Let's assume their are gradations of belief ala Dawkins
1. Strong theist. 100 per cent probability of God. In the words of C.G. Jung: "I do not believe, I know."
2. De facto theist. Very high probability but short of 100 per cent. "I don't know for certain, but I strongly believe in God and live my life on the assumption that he is there."
3. Leaning towards theism. Higher than 50 per cent but not very high. "I am very uncertain, but I am inclined to believe in God."
4. Completely impartial. Exactly 50 per cent. "God's existence and non-existence are exactly equiprobable."
5. Leaning towards atheism. Lower than 50 per cent but not very low. "I do not know whether God exists but I'm inclined to be skeptical."
6. De facto atheist. Very low probability, but short of zero. "I don't know for certain but I think God is very improbable, and I live my life on the assumption that he is not there."
7. Strong atheist. "I know there is no God, with the same conviction as Jung knows there is one."
Editorial note: I particularly like seven point scales because it allows shading between the neutral 4 position and the extremes.
Ignore for now the infinitely fine gradations that exist between the major points, the "Strong theist" and "De facto theist" positions may argue for a more literal interpretation of the Bible, whereas the "Strong atheist" and "De facto atheist" will refute the same. Referring to these positions as 1,2,6 & 7 from here on, I presume that having a strong position on something exposes one to, or entails, a confirmation bias towards that position and anything resembling evidence that supports it. If a person is also outspoken about their position, it also makes sense that the person becomes entrenched, because there is now some ego tied up in having, and publicly espousing the position.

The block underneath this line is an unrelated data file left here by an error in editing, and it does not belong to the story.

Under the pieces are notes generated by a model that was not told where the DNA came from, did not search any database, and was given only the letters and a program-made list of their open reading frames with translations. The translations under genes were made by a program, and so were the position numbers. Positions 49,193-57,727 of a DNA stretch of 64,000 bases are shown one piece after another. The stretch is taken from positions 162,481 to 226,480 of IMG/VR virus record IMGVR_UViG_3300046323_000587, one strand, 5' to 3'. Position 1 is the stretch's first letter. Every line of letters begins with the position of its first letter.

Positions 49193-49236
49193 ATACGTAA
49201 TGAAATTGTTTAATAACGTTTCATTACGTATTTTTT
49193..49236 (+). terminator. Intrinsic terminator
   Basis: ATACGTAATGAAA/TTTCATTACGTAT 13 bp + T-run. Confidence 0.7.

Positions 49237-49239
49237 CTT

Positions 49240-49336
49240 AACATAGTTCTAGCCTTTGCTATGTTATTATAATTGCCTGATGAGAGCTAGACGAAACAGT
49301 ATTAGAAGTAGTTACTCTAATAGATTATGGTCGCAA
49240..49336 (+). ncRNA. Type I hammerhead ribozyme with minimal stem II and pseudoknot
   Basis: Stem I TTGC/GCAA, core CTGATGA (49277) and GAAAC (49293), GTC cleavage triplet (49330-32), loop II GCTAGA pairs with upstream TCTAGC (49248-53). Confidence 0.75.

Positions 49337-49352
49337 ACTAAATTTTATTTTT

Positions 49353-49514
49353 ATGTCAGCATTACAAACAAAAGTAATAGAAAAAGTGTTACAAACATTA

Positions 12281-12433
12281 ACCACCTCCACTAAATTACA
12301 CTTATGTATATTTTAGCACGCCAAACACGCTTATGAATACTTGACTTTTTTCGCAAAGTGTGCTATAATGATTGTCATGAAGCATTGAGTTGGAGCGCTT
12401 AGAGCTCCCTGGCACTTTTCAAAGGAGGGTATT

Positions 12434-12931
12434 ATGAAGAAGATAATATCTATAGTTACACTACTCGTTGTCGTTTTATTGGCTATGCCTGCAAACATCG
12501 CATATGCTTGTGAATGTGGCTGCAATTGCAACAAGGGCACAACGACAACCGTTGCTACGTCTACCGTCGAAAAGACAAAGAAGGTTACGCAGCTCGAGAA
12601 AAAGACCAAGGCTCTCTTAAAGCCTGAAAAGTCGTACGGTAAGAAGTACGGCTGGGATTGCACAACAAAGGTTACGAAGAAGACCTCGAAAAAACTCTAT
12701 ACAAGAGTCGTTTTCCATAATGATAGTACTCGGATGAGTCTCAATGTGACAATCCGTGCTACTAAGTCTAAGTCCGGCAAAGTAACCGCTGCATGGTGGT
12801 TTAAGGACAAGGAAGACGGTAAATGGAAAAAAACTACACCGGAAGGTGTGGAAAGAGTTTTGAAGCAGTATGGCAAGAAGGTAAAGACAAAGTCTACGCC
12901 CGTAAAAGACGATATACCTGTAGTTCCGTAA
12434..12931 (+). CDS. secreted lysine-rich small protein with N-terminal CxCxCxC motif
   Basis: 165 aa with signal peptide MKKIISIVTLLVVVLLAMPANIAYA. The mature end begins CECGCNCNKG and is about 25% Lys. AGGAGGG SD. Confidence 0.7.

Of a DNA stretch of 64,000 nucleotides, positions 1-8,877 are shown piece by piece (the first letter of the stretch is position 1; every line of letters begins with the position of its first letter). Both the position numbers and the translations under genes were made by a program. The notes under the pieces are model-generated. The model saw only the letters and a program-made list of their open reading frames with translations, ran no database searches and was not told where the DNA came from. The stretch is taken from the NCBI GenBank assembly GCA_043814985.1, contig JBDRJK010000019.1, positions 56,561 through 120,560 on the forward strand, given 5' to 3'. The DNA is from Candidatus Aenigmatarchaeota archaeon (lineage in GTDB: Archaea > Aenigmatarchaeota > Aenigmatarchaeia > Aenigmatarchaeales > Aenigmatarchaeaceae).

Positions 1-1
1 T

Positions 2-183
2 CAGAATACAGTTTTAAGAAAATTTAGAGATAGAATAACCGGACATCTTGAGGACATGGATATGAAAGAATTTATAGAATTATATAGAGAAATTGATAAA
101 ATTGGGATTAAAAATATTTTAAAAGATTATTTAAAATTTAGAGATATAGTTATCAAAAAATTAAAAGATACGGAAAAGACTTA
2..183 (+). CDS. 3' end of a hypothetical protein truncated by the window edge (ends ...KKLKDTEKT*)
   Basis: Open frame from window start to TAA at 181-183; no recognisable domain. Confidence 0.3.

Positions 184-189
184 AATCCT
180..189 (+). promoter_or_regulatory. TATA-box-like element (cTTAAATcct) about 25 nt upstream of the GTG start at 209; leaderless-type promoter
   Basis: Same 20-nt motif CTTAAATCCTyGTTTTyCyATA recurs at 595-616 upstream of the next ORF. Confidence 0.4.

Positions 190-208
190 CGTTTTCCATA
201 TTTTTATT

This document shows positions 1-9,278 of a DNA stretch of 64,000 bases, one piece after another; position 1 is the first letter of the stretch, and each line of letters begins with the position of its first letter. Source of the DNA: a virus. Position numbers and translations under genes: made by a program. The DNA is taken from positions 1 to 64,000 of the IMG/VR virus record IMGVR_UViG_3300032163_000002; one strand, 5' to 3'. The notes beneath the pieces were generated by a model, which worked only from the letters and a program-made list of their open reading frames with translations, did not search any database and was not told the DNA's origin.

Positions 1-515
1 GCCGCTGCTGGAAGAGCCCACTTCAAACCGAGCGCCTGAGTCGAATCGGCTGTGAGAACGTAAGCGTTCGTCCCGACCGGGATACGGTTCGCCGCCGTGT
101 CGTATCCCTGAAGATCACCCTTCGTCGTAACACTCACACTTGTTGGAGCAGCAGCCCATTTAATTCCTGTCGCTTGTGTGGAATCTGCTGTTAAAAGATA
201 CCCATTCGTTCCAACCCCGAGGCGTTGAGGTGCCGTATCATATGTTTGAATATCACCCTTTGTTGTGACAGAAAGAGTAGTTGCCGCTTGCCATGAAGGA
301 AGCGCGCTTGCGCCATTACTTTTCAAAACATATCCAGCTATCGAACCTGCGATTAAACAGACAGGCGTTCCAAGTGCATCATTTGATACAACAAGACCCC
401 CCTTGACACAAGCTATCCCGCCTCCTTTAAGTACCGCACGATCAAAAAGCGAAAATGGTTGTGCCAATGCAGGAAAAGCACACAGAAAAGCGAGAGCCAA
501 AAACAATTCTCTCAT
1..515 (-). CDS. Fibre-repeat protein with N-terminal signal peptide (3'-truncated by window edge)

We all want to matter. we want to be important to one person (your spouse, for instance) - and usually you want to matter to your wider family, at work, in circles of friends, and sometimes outward into the community and the larger world.
Arguing vehemently for or against theism speaks to the arguer having and displaying that need to be important. It also, coincidentally, puts one in the position of adapting to the view that 1) the world is a static place where life, death, judgement, heaven and hell are real and inevitable; or contradictorily, the world is a dynamic place where what we know is replaced with more accurate knowledge when what was previously acknowledged is either falsified and replaced; or refined and elaborated upon.
This last little dichotomy, the apparent separation between a static and dynamic world view, is something I've observed over and over again as I engage in discourse about the Bible. It has opened a window into the "why" most 1s and some 2s are so resistant to the idea of evolution and express the need to "know" - and to criticize science because it doesn't know everything.
I don't know which comes first - the resistance to a dynamic world, or a belief in a world view that cannot accommodate change at the same rate that it occurs in real life.